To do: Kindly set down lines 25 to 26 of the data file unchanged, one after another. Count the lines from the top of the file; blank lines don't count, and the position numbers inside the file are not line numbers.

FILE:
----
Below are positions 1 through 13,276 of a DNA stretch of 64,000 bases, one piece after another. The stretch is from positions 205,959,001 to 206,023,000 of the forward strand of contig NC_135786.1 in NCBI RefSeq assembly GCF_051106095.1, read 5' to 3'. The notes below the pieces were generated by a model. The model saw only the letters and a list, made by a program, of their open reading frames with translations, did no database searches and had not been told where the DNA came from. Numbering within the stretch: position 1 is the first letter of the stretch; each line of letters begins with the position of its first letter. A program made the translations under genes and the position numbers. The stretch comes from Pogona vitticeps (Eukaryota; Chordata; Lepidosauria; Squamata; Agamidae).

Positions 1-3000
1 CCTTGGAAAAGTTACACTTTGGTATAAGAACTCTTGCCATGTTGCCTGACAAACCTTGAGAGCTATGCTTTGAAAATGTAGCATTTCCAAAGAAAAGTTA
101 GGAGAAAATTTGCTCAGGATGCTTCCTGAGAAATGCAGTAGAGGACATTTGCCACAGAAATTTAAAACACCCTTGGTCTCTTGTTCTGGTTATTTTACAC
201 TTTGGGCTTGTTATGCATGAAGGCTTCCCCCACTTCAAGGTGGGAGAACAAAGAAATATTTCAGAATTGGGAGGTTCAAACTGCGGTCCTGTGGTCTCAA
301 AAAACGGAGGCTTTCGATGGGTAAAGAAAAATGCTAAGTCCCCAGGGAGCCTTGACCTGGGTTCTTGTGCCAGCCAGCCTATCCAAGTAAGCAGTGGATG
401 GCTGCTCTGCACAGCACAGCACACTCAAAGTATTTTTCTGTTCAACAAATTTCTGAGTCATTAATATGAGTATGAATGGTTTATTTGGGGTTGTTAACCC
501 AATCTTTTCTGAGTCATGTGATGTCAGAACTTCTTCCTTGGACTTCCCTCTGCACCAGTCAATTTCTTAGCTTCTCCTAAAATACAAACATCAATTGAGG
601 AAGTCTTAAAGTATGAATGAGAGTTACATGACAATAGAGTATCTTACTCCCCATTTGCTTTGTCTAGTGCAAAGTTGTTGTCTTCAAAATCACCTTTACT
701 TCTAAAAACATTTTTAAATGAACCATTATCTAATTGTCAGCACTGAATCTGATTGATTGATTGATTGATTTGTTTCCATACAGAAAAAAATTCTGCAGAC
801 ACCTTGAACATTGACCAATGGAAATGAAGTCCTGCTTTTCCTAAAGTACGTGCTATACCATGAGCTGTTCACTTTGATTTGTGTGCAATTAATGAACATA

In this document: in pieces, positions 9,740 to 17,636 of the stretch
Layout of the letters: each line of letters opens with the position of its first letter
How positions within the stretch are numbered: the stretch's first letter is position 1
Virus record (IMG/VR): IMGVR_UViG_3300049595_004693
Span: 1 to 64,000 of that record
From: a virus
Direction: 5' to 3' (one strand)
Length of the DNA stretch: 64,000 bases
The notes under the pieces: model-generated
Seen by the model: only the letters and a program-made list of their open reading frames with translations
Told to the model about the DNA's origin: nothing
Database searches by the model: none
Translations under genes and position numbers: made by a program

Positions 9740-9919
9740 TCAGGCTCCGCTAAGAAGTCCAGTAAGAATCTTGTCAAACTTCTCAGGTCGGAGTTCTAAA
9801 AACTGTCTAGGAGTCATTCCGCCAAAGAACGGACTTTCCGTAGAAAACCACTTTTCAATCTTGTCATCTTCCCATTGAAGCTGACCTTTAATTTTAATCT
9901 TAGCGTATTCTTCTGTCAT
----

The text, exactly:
Positions 9740-9919
9740 TCAGGCTCCGCTAAGAAGTCCAGTAAGAATCTTGTCAAACTTCTCAGGTCGGAGTTCTAAA